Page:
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Re: ...crash...SR22...

Postby VectorForFood » Fri Sep 21, 2012 8:24 pm

...and how many times have we seen aircraft much larger and with two highly skilled pilots ball up an airplane on an instrument approach.
not nearly as many times as persons flying high-performance, IFR-capable singles.
Where's the like button

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Re: ...crash...SR22...

Postby flyboy2548m » Fri Sep 21, 2012 9:48 pm

Here's the prelim from the NTSB:

http://www.ntsb.gov/aviationquery/brief ... 5028&key=1

And here's the approach plate:

http://dtpp.myairplane.com/pdfs/NC-3/00604IL14.PDF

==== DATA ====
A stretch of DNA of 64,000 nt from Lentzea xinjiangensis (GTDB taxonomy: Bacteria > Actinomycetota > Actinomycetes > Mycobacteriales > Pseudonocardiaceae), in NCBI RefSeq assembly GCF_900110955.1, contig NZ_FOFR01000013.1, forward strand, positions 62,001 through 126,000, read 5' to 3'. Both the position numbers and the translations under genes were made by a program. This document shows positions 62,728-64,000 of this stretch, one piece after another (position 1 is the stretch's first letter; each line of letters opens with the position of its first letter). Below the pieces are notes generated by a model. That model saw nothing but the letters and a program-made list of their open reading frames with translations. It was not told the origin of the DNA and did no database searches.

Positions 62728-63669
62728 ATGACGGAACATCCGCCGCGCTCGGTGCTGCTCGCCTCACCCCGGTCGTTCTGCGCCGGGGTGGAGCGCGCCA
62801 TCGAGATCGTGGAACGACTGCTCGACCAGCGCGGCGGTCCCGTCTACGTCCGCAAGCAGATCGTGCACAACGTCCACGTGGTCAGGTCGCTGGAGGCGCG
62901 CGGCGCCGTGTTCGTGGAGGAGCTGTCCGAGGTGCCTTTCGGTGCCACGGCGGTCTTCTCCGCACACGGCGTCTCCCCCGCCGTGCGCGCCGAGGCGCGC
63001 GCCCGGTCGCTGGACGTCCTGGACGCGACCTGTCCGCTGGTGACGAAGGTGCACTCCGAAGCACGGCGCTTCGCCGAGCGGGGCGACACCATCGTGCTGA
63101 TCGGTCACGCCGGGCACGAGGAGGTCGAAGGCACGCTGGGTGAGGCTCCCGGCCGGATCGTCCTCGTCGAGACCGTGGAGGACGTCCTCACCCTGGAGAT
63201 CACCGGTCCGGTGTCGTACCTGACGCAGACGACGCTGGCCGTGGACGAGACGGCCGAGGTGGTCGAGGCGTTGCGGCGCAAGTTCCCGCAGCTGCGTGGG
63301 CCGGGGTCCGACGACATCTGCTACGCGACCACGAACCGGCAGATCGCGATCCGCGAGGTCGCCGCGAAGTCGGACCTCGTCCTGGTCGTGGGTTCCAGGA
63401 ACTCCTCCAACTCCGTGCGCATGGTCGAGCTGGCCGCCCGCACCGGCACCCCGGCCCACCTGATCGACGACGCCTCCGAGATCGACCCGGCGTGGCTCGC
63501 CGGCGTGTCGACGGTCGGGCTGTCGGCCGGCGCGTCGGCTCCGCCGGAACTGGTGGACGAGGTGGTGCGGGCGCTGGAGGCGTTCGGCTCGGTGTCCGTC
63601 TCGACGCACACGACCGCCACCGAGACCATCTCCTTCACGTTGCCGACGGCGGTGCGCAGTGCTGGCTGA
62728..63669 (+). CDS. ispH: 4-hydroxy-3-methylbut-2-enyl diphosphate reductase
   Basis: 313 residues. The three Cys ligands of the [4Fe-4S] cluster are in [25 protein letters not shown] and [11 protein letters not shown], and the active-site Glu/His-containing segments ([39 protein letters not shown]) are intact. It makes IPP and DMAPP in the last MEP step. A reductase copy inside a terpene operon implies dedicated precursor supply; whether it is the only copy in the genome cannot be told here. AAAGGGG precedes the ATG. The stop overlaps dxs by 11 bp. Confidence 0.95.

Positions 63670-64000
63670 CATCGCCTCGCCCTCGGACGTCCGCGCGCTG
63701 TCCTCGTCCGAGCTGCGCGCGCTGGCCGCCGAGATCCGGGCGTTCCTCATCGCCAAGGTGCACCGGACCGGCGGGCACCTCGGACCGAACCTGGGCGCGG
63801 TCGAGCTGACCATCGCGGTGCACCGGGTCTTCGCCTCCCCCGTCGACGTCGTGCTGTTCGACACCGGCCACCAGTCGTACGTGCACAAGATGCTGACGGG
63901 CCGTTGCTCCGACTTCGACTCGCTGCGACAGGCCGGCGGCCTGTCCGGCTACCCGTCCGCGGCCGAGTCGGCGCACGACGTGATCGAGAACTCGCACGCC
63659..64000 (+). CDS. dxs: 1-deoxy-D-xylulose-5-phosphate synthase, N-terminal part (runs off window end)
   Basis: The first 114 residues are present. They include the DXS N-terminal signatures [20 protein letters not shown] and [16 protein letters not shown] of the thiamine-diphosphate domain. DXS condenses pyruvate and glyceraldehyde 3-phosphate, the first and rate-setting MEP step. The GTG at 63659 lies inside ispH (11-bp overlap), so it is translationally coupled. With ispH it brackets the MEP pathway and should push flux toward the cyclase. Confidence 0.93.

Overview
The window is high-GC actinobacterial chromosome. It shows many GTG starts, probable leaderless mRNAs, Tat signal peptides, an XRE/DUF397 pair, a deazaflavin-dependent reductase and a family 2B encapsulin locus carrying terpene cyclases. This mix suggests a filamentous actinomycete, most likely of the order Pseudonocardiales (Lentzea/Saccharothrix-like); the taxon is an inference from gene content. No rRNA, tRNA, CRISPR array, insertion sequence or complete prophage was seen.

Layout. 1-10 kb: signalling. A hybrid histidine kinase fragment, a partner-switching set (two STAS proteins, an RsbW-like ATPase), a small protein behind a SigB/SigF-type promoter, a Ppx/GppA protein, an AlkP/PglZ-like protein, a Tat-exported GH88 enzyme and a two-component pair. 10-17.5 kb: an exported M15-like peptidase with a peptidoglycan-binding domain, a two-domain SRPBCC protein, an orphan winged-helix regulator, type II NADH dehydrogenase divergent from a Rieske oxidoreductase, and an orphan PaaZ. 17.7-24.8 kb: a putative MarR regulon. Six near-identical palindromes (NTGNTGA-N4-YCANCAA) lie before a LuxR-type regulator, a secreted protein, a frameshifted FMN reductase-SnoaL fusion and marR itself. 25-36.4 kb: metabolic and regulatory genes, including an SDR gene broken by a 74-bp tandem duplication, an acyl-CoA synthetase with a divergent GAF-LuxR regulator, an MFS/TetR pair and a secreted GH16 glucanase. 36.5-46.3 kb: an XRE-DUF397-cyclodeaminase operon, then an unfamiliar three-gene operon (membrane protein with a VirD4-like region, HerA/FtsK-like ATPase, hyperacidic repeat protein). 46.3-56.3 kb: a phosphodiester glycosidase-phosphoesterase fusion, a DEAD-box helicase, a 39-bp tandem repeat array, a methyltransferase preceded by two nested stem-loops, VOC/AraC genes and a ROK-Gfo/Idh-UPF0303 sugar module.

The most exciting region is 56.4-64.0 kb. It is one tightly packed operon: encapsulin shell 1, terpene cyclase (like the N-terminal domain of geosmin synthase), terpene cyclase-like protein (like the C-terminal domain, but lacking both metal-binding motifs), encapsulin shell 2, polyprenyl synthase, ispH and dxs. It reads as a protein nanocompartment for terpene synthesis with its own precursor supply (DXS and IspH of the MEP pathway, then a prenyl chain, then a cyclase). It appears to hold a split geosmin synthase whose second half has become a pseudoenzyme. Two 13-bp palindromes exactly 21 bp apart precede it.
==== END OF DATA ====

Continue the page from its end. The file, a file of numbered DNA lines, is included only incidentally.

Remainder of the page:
So, now we know the accident happened during the missed approach procedure, we also know that he was able to complete a roughly 160deg left turn in only 30 seconds or less, so we know he was turning a lot faster than standard rate. We also know that he didn't climb as 30 seconds or less after requesting the missed approach he found the ground.
"Lav sinks on 737 Max are too small"

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3WE
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Parlour talk

Postby 3WE » Sat Sep 22, 2012 1:30 am

Might bet a beer that the pilot was fatigued- it was midnight.

Might even bet a photo of a coke and a bag of peanuts that the pilot had a tiring, extended workout on a flight in showers and significant IMC.

...contributing factors.